One of the most powerful differentiators that Cincom has is the ability to implement their CRM and ERP systems within ninety days or less. As the median level of time take to implement enterprise software systems is nearly seven months (Peslak, Subramanian, Clayton, 2007), this is a very significant competitive advantage. The speed of delivering systems also translates into more reliable revenue streams over time, as customers are more satisfied that their enterprise-wide software systems are working. The ability to transform maintenance into a competitive advantage for a software vendors is key to their long-term profitability (Ng, Gable, 2010). The following is an analysis of the strengths, weaknesses, opportunities and threats (SWOT) of Cincom's CMBS business unit.

SWOT Analysis


The CMBS business unit has a deep expertise in the areas of applying enterprise software to complex manufacturing requirements. The depth of expertise in meeting complex manufacturers' needs is evident in how effectively companies are using their software to streamline project-based manufacturing workflows. This depth of complex manufacturing expertise is the greatest strength CMBS has today. The second most significant strength is the ability to tailor their ERP systems to project-based manufacturing workflows throughout Aerospace and Defense (A&D) companies including ATK, Boeing, Cubic Corporation, Grumman Aerospace, Honeywell and many others. Customer referencability is the second greatest strength of the company today, as the CMBS business unit has nearly twenty-five different customers who can be contacted for feedback on their overall experiences using the software. The third greatest strength is the strong reputation the company has with industry analysts and independent rating services including Gartner, Forrester, IDC and others. The ability to generate sales activity based on the reputation a company has earned through solid efforts with independent analysts is critical to being included in ERP evaluations by enterprises (Fisher, Fisher, Kiang, Chi, 2004). Cincom has done this exceptionally well, and continues to work with industry analysts to provide details on their current strategic plans. The fourth core strength of the company is its ability to partner with IBM, Microsoft, SAP and others. This strength is shown in how the proposed strategic plan integrates to Microsoft platform for Cloud computing, SaaS application development, analytics and Business Intelligence.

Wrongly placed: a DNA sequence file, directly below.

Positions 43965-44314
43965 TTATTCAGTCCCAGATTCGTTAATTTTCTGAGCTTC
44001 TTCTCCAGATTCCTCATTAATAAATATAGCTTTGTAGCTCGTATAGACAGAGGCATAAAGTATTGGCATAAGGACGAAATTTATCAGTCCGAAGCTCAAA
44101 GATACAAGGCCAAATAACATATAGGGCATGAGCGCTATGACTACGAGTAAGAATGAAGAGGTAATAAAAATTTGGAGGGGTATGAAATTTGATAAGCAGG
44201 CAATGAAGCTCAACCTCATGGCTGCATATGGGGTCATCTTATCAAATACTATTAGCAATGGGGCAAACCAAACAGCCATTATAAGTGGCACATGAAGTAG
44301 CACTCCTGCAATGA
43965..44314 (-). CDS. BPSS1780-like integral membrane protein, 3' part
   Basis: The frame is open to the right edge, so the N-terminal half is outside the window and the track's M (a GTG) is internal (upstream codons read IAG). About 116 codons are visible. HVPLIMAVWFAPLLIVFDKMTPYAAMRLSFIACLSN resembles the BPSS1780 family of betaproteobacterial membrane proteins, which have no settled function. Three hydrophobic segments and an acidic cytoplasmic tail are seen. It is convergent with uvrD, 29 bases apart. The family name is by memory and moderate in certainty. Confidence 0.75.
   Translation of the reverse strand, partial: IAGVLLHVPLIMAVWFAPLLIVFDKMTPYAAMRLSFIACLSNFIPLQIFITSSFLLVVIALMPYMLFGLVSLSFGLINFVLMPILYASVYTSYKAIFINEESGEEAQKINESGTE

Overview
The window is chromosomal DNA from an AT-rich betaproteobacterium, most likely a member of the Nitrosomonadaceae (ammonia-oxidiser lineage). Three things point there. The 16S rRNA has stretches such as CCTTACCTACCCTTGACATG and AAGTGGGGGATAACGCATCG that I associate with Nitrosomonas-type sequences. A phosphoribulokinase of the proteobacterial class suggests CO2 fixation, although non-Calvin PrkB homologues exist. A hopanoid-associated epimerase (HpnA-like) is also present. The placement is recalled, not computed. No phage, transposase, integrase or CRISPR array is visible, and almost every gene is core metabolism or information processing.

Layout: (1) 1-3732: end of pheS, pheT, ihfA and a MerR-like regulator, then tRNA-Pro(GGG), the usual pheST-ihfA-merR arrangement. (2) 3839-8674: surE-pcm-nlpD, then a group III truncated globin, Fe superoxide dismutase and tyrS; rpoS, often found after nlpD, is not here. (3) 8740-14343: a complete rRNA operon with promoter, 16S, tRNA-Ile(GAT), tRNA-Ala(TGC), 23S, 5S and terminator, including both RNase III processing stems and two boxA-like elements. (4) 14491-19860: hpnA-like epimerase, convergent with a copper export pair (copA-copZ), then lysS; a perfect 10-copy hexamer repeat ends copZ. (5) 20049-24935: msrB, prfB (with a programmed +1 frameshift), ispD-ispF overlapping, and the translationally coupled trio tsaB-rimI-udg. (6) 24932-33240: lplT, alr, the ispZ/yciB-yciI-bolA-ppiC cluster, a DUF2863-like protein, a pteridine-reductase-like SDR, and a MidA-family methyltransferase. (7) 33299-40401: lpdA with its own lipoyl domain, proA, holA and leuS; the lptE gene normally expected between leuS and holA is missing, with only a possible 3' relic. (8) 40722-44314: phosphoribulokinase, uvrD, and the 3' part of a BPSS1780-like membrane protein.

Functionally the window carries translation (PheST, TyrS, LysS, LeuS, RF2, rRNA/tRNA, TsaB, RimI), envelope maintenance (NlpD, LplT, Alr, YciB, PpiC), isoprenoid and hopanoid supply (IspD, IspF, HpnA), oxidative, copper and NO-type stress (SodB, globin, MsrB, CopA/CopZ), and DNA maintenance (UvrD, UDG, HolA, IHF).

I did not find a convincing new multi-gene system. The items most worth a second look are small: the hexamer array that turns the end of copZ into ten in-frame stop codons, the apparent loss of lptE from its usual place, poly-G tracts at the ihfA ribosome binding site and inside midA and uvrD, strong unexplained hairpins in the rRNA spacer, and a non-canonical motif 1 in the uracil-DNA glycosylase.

Cincom in general lacks the engineering expertise to create more advanced Cloud computing-based platforms to the level of Microsoft Azure, in addition to lacking the expertise to create its own analytics and BI applications. This is a major strategic weakness that over time will hinder their ability to grow quickly. Another weakness is the inability to work completely with Oracle databases, which has slowed down the adoption of their software in more of the mainstream manufacturing companies who have standardized on this database type. The extent of system integration an enterprise company can provide is directly related to the level of ROI they generate for customers who standardize on their applications (Borch, Hartvigsen, 1991). CMBS however is very strong in the areas of IBM, Microsoft and SAP Integration, which were the three partners the company considered when first implementing their next-generation ERP system. The strengths Microsoft have in SaaS architecture, cloud computing, analytics and BI made them the best possible fit to overcome Cincom's limitations in these areas. The Cincom weaknesses in these areas however are significant and if not addressed, will leave a very significant gap in their overall suite of solutions they can offer customers.


Cincom has several opportunities in the aerospace and defense and project-based manufacturing industries of heaving ventilation and air conditioning (HVAC) where production processes are comparable to aerospace industries. These opportunities however require SaaS-based implementations capable of being delivered over broad geographic distances, all behind protected firewalls and within organizations' security boundaries. The need for greater levels of analytics and BI is evident in customer visits throughout the aerospace and defense market as well. CMBS could also be more successful if they had greater levels of integration support for Microsoft's own systems as well. Finally their core aerospace and defense customers are asking for a distributed order management system capable of functioning as a Web Service, so suppliers can be more easily managed. All of these opportunities are hinging on the ability of Cincom to make the…

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Fisher, D.M., Fisher, S.A., Kiang, M.Y., & Chi, R.T. (2004). Evaluating mid-level erp software. The Journal of Computer Information Systems, 45(1), 38-46.